Over northern rim of ocean Came the war canoes by hundreds, Came until the waters darkened With the number of the warboats. Never could the Tamals conquer Such a multitude of foemen. Swiftly rose and fell their paddles, Flashing in the brilliant sunshine, Trailing scarfs of foam behind them, As they raced toward the harbor.

Tana searched the far horizon, Saw the signal fires blazing On the mountain tops and headlands, Heard the war drums in the village Roll in constant wild alarum.

Yana held the Yellow Iris With the Magic in its petals, Held and gazed with adoration On the velvet mystic markings. Then she plucked a magic petal, Held it high, and ere it fluttered To the breeze this prayer was uttered:

'Spirit of our Native Country, Goddess guarding home and harbor, Roll the fog-banks o'er the headlands, Hide the narrows from the foemen; Bring the west-wind from the ocean, Drive their boats to crash and shatter On the rocky surf-bound islands. Bring the west-wind! Bring the fogbanks!'

From the ocean came the west-wind, Blowing stronger, growing cooler, Bringing in protecting fog-banks, Sweeping landward o'er gray waters, Flooding through the Golden Gateway, Rolling over shore and headlands.

Through the fog the boats were racing For the entrance to the harbor, When they plunged into the smother Of the breakers round the islands - Crashed upon the rocks and splintered. From the surf the foemen struggled To the rocks and scrambled on them.

Then the Maiden plucked another Petal from the Magic Iris, And she prayed again, 'Oh, Spirit Of our Native Country, hear us, Change the foemen to Sea-creatures, That they never more attack us.'

As the magic petal fluttered To the ground the foe was changing. Arms and paddles changed to flippers; Legs were bound as in a bandage, And their brown and hairy bodies Wriggled on the rocks, and crowded, Barking, fighting one another.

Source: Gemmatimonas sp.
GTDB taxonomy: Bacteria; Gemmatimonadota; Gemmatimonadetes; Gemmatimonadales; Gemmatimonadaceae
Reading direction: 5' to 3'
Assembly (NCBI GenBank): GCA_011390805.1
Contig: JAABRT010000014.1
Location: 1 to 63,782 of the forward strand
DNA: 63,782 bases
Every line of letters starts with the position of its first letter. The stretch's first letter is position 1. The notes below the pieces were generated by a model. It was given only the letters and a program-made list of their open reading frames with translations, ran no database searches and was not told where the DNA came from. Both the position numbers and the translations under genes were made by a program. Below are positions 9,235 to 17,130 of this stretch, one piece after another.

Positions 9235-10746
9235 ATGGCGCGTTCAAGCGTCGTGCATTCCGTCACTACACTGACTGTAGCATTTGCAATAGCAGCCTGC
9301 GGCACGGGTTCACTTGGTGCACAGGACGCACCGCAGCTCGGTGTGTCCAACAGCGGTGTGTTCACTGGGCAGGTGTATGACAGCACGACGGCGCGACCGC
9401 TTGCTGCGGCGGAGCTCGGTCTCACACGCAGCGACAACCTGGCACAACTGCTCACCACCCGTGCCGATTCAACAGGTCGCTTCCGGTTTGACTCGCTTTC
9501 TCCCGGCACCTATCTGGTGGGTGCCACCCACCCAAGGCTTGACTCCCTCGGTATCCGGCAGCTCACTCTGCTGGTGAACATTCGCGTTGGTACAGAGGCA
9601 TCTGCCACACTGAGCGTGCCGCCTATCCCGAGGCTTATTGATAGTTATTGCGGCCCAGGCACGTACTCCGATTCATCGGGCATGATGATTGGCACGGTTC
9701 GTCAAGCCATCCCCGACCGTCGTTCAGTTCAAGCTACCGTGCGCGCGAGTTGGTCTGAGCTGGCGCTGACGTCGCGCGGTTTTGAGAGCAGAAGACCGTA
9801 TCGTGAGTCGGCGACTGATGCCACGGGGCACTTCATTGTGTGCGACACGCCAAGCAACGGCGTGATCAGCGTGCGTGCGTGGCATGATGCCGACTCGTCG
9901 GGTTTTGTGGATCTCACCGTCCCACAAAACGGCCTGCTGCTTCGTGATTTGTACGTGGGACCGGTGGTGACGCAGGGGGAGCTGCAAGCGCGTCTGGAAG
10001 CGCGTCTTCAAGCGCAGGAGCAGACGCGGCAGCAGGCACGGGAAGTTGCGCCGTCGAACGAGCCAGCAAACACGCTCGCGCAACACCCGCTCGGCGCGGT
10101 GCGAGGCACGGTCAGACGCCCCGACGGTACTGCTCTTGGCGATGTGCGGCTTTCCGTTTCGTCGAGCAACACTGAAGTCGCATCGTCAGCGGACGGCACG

When the danger was averted, When the enemy was helpless, Sisters wept, embraced each other, Thanked the Gods for their deliverance.

Still remained another petal Of the Magic Yellow Iris. 'One more wish we have, one only.' Said one sister to the other, 'Would we might remain forever, As the guardians of the harbor, To protect it from all foemen, To invoke the fog and west-wind.'

Then, again The Poppy Maiden Stood triumphantly before them. 'You have chosen well, my children, Had you wished for wealth or beauty, Robes or jewels for adornment, Or for any selfish purpose, Then the petals would have fallen To the earth and lost their Magic. My twin daughters, ever faithful, All your thoughts are for your people; Therefore, you shall be immortal, Standing on the heights forever, As the Guardians of the Harbor. Draw your mantles around your shoulders, Furs they are, but flowers they shall be. As my garments are of flowers, So shall yours be, golden poppies, Lupins, blue, shall deck your mantle. Blue and gold shall be your colors - Blue, for purity of purpose;


The Legends of San Francisco - 5/9